Which tests make a difference? Messages for GPs
23 May 2013
NPS MedicineWise is launching a new educational program on preventive activities in general practice.
The program, which primarily focuses on healthy people aged 40 – 49, builds on the work NPS MedicineWise has undertaken in the area of medical tests since 2009, and marks its first educational visiting program in this area.
NPS MedicineWise clinical adviser Dr Andrew Boyden says that the program acknowledges there is complexity in deciding which tests are appropriate.
“There is a great opportunity to identify people who are at increased risk of developing chronic conditions and give them the opportunity to make lifestyle changes that will benefit them into the future,” says Dr Boyden.
“However tests are just one part of the story and are not infallible. Taking a good clinical history and physical examination and considering family history and lifestyle issues will best determine which patients are most likely to benefit from which tests.”
The new program encourages GPs to prioritise the use of evidence-based risk assessments and tests and avoid inappropriate testing that may cause more harm than good.
“Harm can be caused through overdiagnosis — for example a test may identify a condition that if left alone would not impact on a person’s health, but once identified could lead to further investigations and treatments with harmful side effects,” says Dr Boyden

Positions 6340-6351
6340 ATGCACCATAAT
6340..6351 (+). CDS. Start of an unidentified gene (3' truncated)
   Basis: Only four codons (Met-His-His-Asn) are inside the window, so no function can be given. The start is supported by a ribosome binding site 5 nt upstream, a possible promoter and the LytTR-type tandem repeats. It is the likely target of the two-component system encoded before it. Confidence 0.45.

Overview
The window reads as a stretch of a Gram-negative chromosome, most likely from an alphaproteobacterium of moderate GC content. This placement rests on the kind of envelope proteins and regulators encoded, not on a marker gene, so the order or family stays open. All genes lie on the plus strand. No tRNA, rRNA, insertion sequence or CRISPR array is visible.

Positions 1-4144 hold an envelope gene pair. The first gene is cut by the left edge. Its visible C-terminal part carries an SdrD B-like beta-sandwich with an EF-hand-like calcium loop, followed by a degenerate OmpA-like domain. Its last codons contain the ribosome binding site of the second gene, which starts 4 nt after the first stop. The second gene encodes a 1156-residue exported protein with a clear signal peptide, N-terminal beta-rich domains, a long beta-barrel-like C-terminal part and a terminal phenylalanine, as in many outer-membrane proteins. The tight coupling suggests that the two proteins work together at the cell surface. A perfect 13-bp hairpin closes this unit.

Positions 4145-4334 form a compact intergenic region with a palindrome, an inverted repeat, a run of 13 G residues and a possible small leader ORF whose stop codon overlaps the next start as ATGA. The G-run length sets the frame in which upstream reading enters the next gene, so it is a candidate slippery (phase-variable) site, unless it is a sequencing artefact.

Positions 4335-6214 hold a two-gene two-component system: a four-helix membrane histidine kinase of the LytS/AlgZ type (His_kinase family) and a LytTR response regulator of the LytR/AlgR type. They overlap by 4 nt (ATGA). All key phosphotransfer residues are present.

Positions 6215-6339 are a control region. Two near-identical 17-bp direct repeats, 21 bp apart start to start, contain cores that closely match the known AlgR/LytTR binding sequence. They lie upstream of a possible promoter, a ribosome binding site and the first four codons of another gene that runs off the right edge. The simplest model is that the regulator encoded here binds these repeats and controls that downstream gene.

“Helping patients understand the risks and benefits of tests inrelation to their individual health needs will help them to make informed decisions in partnership with their doctor.”
The latest edition of Medicinewise News, “Testing times: Which tests are best for assessing risk in preventive health care?” will be distributed to over 78,000 health professionals around Australia from Friday 24 May. It explores why some tests are recommended for cancer screening by comparing the evidence for two common tests: the prostate specific antigen (PSA) test for prostate cancer and the faecal occult blood test for colorectal cancer.
A new online information hub on the NPS MedicineWise website (live 24 May) also provides a more detailed appraisal of the latest evidence on a range of tests used during preventive activities.
“General practice has the opportunity to make a difference through targeted preventive health activities which include appropriate testing,” says Dr Boyden.
“While lipid testing as part of an absolute cardiovascular disease risk assessment, and Pap testing for cervical cancer are both supported by evidence; PSA, thyroid function and vitamin D testing are not well supported as routine tests in healthy people with no symptoms or risk factors.”
This program aims to align with national guidelines, particularly the RACGP Red Book, and was developed with input from a wide range of experts including GPs and pathologists. The program also recognises the importance of ensuring that vulnerable people including Aboriginal and Torres Strait Islander peoples are identified and covered through preventive activities in general practice and community care.
GPs who would like to receive an educational visit should register interest by emailing their contact details to firstname.lastname@example.org.
For more information, and to read more about the evidence behind a range of tests, including PSA, vitamin D, thyroid, diabetes risk assessment and the absolute CVD risk assessment, visit the new online information hub, available from 24 May, at www.nps.org.au/preventive-health.
Independent, evidence-based and not-for-profit, NPS MedicineWise enables better decisions about medicines and medical tests. We are funded by the Australian Government Department of Health and Ageing.